The paper develops a simple model of the market for academic publications in business and economics. The supply of papers is presented as the outcome of a game between researchers and schools' deans under imperfect information about the quality of a given paper. The demand for papers brings into the picture the editorial selection process. After defining the equilibrium of this market, the model allows us to study the consequences of more powerful incentives for publication in major journals. It turns out that too large bonuses, as implemented by business schools in the recent years, might bring about several unpleasant consequences, as a drop in the quality of major journals, a decline in the number of top-tier publications realized by leading research institutions and a fall in the expected compensation of top researchers.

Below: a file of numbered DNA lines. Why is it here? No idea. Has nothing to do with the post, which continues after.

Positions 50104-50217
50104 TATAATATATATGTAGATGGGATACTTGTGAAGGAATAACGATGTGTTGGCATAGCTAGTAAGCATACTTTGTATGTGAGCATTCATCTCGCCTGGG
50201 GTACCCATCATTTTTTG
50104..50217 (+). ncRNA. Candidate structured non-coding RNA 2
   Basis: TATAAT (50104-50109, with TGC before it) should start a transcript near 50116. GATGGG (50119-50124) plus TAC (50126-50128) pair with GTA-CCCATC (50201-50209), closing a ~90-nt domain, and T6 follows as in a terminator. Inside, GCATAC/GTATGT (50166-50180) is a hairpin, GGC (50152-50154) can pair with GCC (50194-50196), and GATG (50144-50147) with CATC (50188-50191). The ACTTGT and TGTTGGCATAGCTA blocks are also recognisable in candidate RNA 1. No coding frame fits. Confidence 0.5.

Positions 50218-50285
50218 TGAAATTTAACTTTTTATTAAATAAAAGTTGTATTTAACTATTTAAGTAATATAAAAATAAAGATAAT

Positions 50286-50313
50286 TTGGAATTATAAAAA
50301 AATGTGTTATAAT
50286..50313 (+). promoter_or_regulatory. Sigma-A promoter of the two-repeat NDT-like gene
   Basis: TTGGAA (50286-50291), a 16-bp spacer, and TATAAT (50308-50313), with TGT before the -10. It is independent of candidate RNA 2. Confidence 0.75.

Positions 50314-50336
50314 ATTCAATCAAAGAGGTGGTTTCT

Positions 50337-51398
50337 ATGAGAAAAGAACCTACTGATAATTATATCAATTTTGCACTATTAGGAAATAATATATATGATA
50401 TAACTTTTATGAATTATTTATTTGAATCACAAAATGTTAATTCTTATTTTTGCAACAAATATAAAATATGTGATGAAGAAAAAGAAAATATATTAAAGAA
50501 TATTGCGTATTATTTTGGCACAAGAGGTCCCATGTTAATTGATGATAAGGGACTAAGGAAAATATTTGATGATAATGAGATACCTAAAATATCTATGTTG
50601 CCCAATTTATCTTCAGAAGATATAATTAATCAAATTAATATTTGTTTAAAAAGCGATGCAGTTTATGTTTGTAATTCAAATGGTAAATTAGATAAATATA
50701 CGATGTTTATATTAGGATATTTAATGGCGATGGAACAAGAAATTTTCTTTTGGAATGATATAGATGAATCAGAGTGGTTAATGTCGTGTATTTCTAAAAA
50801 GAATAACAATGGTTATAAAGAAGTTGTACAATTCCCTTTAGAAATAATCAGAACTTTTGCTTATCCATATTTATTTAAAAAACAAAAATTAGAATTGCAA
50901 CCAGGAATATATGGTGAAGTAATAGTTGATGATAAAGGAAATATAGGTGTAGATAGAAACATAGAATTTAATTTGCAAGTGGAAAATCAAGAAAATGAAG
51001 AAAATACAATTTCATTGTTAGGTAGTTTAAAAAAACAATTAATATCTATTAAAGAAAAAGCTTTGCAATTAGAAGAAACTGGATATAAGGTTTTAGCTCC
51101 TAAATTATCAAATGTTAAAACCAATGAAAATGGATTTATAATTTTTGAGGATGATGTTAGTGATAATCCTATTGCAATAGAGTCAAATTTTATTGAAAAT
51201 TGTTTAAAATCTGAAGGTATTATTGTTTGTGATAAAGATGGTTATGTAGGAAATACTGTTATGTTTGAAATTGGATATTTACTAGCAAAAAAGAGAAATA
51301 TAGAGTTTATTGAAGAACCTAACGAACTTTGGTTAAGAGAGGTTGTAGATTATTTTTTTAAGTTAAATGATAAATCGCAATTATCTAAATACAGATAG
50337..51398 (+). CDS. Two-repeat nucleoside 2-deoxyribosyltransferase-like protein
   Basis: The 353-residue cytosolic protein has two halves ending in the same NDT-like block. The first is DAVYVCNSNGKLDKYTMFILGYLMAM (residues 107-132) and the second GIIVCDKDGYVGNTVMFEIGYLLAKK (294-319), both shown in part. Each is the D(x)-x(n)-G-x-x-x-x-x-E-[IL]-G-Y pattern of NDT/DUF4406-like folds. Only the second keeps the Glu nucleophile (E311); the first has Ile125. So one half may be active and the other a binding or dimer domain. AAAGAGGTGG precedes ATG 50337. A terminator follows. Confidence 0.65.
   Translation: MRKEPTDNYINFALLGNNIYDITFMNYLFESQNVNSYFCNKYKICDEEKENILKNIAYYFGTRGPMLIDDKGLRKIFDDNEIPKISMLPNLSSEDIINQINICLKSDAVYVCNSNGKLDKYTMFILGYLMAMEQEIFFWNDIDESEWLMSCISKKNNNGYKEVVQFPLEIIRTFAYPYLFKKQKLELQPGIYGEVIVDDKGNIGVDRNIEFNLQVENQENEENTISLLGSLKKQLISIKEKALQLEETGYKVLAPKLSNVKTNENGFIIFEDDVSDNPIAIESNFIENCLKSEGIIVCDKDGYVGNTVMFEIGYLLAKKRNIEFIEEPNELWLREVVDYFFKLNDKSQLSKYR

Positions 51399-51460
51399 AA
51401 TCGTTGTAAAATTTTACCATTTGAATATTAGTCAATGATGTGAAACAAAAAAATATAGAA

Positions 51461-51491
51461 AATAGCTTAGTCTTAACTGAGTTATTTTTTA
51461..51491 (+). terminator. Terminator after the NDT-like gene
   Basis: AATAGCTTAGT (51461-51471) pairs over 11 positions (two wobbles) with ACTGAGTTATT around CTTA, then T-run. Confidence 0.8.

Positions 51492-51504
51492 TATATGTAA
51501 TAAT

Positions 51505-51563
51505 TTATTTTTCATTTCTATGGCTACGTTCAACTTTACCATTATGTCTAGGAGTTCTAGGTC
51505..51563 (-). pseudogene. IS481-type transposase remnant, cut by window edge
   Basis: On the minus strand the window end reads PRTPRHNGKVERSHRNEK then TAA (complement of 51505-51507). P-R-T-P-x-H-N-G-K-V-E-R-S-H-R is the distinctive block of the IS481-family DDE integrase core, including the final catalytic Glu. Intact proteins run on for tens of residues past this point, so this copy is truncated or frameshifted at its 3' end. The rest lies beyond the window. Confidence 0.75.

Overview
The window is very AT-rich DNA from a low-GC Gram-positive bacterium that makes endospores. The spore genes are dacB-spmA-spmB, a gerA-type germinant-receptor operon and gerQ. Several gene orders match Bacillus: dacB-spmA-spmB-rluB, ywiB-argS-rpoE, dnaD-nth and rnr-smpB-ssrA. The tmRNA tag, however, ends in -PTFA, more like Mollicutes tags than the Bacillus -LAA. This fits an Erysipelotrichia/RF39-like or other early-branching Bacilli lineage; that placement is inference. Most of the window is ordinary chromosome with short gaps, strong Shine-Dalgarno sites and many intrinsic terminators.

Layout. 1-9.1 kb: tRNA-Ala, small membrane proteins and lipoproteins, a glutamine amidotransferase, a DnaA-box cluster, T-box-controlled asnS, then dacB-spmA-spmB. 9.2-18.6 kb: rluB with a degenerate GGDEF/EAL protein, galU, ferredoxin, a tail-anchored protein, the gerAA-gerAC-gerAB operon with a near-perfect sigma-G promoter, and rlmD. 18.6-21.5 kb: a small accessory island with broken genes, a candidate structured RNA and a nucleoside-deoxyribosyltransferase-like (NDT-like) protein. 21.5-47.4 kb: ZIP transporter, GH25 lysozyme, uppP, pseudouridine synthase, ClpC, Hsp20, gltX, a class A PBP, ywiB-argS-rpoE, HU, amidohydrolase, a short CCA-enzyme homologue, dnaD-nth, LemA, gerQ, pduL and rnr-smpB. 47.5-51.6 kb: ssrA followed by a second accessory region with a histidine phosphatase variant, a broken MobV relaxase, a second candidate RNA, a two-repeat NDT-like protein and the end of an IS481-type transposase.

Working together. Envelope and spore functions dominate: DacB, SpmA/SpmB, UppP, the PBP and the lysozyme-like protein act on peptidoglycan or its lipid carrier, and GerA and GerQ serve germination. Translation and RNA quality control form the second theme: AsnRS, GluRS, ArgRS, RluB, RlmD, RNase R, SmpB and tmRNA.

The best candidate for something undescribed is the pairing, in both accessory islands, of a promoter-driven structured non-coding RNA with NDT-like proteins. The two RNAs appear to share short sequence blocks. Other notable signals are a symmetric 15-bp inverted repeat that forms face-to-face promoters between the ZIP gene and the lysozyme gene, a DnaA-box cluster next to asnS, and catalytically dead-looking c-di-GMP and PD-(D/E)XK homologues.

BESANCENOT, D. and VRANCEANU, R. (2006). Can Incentives for Research Harm Research? A Business Schools Tale. ESSEC Business School.